Eventually, I had a nervous breakdown and the cocktails I was put on would knock out a herd of horses. Trying to treat me for schizophrenia (a misdiagnosis, as it turns out), depression, anxiety, and aspergers'… all drug groupings had their side effects. Most left me feeling like mannequin being forced to live real life. 

I kicked most of those drugs cold turkey in November 2008. The doctor said I couldn't live without them but was giving me mixed messages about whether I needed hospital supervision or not to wash out. But what tipped the scales for me was this: "You can't even go back to Romania again. You'll get trafficked. You're too vulnerable."

To say I was livid would be an understatement. Can never go back (despite the fact I had already done so a year earlier)? I marched out of his office and that night I stopped EVERYTHING. Talk about hell on earth. My logical nurse for a mother told me I needed medical supervision, but she understood why I was doing what I was doing. So she suggested coming down off the meds one at a time. That way if anything bad happened, medical staff would know what caused what. Thanks to my mom, washing out got a bit easier (and safer!).

Still though… I would sweat all day and night. I had tremors. I had the constant sensation of needing to pass diarrhea but nothing would come. I would curl up on the floor of my basement suite because it was so nice and cool. Driving was dangerous. I saw things others couldn't (which really messed me up, because I've been able to see things others can't even without drugs, so trying to tell the difference was nasty!).

The depression came under control. The anxiety slowly came under control. Health was renewed. Yet my brain still couldn't put myself into sleep.

Today I take 200mg of seroquel (quetiapine) and some clonzapame together just to settle me at night. That alone should knock out a whale, but I still have trouble some nights falling asleep. Without the sleep, life the next day seems hellish.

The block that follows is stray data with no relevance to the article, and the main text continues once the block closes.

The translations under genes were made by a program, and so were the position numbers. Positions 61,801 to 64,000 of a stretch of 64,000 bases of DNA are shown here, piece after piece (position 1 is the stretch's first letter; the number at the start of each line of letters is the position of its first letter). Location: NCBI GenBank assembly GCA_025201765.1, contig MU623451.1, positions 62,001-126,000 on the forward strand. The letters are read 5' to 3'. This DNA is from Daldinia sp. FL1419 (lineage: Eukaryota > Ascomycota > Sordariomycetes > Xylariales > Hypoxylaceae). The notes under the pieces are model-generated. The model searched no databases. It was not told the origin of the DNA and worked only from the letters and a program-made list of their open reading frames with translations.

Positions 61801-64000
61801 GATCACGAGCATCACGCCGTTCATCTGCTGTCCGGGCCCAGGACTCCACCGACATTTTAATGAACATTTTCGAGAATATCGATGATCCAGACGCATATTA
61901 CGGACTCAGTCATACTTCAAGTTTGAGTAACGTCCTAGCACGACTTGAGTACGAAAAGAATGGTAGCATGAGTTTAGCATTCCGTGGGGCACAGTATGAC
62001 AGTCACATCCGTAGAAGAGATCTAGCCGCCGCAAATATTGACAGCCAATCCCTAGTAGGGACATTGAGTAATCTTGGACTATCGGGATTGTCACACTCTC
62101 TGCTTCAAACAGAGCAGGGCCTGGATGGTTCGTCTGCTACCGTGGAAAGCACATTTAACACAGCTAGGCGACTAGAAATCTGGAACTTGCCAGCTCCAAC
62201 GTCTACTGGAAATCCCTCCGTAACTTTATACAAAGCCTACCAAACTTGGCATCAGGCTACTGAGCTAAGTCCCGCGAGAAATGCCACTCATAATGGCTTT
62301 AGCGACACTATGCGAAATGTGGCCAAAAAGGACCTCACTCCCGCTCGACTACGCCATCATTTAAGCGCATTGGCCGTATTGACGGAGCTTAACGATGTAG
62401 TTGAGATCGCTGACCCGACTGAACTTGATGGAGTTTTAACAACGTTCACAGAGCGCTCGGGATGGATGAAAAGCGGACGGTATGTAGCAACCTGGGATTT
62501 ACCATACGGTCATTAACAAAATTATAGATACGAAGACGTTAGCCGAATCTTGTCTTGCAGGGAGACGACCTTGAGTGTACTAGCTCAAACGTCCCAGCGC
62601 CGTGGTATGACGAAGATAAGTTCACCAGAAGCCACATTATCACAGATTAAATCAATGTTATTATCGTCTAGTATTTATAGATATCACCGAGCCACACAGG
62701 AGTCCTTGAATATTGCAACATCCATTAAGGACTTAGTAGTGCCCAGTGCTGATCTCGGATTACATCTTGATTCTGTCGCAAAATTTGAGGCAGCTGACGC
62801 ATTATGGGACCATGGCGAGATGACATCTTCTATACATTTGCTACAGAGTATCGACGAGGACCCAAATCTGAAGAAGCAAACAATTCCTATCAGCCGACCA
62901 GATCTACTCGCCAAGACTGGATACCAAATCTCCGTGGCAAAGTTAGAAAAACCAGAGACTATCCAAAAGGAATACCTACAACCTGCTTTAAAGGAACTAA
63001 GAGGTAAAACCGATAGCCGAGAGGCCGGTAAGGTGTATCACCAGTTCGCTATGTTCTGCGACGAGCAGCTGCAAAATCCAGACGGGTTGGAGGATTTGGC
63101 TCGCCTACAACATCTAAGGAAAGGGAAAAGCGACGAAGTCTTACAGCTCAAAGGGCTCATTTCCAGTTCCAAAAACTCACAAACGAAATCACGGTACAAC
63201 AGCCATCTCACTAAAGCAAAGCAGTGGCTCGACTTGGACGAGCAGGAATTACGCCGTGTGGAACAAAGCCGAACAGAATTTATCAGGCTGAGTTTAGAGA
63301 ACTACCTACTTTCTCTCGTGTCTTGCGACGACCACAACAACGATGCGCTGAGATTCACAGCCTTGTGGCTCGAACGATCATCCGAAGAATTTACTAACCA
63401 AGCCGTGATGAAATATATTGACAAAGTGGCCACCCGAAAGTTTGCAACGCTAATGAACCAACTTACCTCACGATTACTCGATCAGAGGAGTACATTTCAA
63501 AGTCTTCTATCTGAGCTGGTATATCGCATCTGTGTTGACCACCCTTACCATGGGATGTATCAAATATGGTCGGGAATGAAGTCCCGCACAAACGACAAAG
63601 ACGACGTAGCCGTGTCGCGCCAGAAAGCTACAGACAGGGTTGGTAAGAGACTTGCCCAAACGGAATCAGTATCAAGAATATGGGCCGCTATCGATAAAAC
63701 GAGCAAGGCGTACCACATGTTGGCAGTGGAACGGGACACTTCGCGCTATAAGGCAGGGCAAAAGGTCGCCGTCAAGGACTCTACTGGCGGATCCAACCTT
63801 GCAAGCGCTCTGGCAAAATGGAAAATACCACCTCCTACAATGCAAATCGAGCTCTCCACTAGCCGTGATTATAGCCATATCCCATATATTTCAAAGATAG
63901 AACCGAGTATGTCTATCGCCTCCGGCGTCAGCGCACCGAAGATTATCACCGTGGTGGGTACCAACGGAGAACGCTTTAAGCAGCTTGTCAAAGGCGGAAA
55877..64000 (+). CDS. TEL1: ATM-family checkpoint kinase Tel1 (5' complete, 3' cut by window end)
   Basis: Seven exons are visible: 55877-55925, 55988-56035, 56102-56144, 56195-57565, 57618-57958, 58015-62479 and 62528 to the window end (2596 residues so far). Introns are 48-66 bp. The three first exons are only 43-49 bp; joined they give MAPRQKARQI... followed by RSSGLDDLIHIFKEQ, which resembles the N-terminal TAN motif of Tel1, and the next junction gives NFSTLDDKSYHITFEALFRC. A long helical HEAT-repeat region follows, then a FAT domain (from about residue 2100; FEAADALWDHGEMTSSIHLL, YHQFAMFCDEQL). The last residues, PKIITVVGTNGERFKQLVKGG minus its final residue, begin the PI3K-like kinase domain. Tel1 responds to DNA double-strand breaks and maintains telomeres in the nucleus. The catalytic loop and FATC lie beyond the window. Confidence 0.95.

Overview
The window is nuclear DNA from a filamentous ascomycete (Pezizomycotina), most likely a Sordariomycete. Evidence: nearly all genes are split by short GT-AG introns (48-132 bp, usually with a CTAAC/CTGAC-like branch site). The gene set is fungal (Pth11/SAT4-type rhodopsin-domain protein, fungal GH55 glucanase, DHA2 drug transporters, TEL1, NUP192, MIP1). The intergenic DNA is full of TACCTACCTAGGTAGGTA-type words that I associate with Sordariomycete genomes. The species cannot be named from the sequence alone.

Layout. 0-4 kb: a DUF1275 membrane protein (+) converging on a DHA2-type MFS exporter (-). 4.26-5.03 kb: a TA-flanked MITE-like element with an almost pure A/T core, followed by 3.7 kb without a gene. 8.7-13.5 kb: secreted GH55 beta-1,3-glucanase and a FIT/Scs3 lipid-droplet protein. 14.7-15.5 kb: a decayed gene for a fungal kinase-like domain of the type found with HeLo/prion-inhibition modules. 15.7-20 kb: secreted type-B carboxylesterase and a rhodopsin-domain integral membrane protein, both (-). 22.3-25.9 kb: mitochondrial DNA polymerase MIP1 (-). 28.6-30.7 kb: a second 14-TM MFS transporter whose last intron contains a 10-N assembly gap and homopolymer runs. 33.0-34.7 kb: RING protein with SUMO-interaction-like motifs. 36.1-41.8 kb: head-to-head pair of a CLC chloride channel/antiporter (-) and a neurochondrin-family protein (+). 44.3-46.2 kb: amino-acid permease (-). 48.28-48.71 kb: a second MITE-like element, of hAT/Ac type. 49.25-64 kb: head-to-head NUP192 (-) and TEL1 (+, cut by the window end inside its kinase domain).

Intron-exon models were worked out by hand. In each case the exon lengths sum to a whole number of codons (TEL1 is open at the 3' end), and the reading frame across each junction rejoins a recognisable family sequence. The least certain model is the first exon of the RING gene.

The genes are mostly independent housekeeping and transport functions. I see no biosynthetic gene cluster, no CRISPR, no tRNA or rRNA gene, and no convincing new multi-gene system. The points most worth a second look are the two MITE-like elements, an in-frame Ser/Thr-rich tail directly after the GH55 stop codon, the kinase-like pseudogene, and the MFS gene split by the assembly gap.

I asked my pharmacist once: "I'm really wanting to kick the habit. What can I do?"

He said: "Some addictions are necessary for you to survive. Your body obviously can't put you to sleep by itself. You need help. It's the lesser of two evils."

Some advice.

I don't live in a doorway down on East Hastings with a needle in my arm, and I don't light up every time I have a nic fit (haven't smoked a day in my life), but I know the fear… I know the power substances have over me. Right now, without that medicine, I would decline back into a place that could kill me. At least… that's what happened last time.

I have all the supports in the world at my disposal. I should be able to quit at any time. Imagine being an addict (for any reason) without those supports, or on stronger stuff than I am, or without hope? Jading the guy we met would have squashed his soul, totally shredded it. Yeah, he's on something but that's only a single part of him. It's only a single part of me. It's a powerful part and one that takes up time and attention to a dangerous level, but… if Jesus didn't come for people with such gruesome holds in their lives, why did He come?

Is it worth it to quit?

Some day…

One day…